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New York Knicks: Why Isn't Mike Woodson Playing Chris Copeland?

May 3, 2013; Boston, MA, USA; New York Knicks small forward Chris Copeland (14) warms up before the start of game six of the first round of the 2013 NBA Playoffs against the Boston Celtics at TD Garden. Mandatory Credit: David Butler II-USA TODAY Sports
David Butler II-USA TODAY Sports
Thomas DuffyFeatured ColumnistMay 15, 2013

Why isn’t Mike Woodson playing Chris Copeland? Does the New York Knicks coach not see that his team, now down three games-to-one against the Indiana Pacers, is desperate for offense? Maybe the coach just doesn’t see the dreadlocked scoring machine that’s been sitting right in front of him all along.

I’m sorry, but I don’t have the answers; I don’t think anyone does, actually. The Knicks are absolutely desperate for offense with J.R. Smith struggling (shooting 33.6 percent from the field) and Carmelo Anthony getting bullied by Paul George.

And yet, Copeland just sits there in his warm-ups—well, until Woodson already concedes the game and empties his bench. When that happens, the 28-year-old rookie proves to everyone that his coach is making a huge mistake every minute that he sits him.

Before I get into the stats, I would like to acknowledge the fact that Copeland is horrendous defensively. He’s awful on that end of the floor—I understand that—but that’s not what this discussion is about. This is strictly about what he could bring to the team in the area that needs the most improvement: offense.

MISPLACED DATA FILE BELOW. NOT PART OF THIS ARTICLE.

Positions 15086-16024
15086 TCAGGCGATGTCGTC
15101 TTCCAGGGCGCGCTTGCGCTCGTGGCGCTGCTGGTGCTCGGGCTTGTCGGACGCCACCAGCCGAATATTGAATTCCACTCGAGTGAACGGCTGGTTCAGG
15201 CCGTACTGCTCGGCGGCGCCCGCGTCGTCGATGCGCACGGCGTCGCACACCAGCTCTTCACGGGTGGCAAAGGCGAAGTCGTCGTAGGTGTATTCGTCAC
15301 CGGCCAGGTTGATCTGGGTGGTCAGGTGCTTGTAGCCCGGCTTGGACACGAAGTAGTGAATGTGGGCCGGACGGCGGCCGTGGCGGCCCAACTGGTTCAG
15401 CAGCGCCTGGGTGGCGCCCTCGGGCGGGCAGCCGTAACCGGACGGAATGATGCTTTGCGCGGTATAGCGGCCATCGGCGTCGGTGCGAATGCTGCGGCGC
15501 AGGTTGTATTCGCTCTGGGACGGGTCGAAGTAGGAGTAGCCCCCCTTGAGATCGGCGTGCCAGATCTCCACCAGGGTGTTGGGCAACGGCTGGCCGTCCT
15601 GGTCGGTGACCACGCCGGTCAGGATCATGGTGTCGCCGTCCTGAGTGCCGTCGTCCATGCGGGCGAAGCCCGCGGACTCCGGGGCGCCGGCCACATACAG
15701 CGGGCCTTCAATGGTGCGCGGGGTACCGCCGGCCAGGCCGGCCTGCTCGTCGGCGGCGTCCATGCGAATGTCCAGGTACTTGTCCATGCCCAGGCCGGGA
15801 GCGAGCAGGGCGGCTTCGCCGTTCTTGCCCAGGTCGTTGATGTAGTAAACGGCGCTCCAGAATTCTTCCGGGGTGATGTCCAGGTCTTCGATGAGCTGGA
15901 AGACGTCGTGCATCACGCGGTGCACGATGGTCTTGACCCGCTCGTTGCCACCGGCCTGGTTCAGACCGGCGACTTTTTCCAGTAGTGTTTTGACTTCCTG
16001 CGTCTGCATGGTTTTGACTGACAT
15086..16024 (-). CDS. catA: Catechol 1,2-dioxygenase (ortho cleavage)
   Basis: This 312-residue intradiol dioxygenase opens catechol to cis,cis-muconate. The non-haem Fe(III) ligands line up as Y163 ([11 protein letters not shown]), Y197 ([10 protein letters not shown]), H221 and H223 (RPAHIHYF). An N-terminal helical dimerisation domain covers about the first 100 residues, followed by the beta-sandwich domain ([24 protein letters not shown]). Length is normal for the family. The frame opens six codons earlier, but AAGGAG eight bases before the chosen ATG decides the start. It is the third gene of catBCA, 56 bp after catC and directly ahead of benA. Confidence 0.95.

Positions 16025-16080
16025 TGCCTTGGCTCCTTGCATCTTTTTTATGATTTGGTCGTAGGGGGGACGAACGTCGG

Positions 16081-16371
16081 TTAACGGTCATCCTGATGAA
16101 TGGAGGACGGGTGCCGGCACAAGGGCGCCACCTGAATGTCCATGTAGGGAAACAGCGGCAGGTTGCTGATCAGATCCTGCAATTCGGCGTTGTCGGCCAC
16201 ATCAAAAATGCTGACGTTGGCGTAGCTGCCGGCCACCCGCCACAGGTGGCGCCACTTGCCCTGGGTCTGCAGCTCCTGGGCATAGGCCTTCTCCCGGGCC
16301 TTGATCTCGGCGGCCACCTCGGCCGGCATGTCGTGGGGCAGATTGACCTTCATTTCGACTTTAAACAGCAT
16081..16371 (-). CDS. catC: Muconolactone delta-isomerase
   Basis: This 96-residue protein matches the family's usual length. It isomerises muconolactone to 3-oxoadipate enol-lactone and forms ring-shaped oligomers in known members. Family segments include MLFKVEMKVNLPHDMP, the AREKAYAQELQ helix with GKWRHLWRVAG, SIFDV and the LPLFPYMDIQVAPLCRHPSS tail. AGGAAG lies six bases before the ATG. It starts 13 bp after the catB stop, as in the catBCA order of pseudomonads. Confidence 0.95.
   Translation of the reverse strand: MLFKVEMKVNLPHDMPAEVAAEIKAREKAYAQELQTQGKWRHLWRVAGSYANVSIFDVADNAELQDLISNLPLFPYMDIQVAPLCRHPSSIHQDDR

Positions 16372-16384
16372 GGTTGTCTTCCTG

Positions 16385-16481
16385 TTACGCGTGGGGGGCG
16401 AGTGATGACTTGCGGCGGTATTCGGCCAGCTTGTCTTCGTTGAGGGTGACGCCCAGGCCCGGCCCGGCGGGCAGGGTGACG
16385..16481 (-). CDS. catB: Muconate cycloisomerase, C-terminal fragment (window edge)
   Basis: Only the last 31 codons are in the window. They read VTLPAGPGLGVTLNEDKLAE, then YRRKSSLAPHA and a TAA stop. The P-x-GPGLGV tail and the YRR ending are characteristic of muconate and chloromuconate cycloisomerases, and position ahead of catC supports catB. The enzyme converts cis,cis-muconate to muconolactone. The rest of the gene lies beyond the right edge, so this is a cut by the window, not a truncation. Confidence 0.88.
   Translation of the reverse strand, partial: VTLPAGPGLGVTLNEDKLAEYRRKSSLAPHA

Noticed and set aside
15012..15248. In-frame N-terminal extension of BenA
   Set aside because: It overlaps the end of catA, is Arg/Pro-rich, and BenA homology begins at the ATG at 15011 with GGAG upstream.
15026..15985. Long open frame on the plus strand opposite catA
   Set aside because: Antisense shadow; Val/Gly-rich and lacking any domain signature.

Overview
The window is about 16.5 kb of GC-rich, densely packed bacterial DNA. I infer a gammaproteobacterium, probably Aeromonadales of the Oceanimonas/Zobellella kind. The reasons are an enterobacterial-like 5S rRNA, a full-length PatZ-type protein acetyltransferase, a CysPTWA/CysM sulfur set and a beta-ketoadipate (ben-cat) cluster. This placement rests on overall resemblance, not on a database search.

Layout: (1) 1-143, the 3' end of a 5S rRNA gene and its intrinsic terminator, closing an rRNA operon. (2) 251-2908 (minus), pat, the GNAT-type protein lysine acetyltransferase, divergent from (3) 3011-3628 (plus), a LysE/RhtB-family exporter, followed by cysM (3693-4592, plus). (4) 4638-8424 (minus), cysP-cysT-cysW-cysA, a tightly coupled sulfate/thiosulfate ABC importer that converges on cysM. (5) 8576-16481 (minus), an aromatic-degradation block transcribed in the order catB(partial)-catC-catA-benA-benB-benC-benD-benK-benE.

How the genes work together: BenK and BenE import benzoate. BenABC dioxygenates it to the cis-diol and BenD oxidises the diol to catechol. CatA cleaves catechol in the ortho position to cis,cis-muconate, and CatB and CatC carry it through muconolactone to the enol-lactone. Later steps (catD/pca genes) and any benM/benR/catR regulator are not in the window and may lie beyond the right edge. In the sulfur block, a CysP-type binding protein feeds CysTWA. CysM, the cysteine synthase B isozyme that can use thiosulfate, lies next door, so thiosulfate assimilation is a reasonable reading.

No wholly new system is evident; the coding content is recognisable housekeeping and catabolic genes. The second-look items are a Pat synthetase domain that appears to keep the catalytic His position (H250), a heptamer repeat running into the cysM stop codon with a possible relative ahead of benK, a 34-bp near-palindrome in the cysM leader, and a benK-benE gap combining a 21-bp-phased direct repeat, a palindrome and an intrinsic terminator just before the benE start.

Alright, now let’s begin: with Copeland on the floor, the Knicks are simply a better team.

In the postseason, the team’s offensive rating (ORtg -an estimate of points produced or scored per 100 possessions), is +15.5 points while Copeland is on the court. New York’s assist percentage (AST- an estimate of the percentage of teammate field goals a player assisted while he was on the floor) is +8.5 percent (via Basketball Reference).

But that’s not all. While the team has shot 32 percent from the three-point line throughout the playoffs, Copeland has been one of the team’s most consistent long-range shooters. He has connected on 5-of-13 shots from downtown and has the third-highest three-point percentage (38.5) of anyone who is averaging more than one attempt per game.

Copeland actually lit up Indiana for 10.8 points per game during the regular season while shooting nearly 53 percent from the field. In the month of April, while the Knicks were ravaged by injuries at basically every position, Copeland poured in 15 points per game.

Is it becoming more obvious that Woodson is making a mistake?

If not, listen to this. As a starter, while averaging 27.2 minutes per game in 13 games this season, Copeland gave the Knicks 16.1 points per night. Coming off the bench, while averaging 11.8 minutes per game this season, the rookie contributed 6.4 points—that’s a difference of nearly 10 whole points.

Personally, I like Woodson and the job he’s done with the Knicks since taking over last season—he had his team defending and playing hard while making Anthony look like an MVP candidate. However, all along, he didn’t give Copeland the chance that he deserved.

It’s time to unleash the 28-year-old rookie whom the Knicks signed from Belgium in the offseason. If given serious minutes, Copeland could save his team—and the coach who has mistreated him all season—from a humiliating defeat at the hands of Indiana.

Or, Copeland could find himself sitting there for another whole game, check in during garbage time and knock down a few threes.

It’s up to Woodson—no one else can free the 6’8” scorer. But let this be clear: If Copeland doesn’t get significant playing time in the coming games, the Knicks will lose this series to the Pacers.

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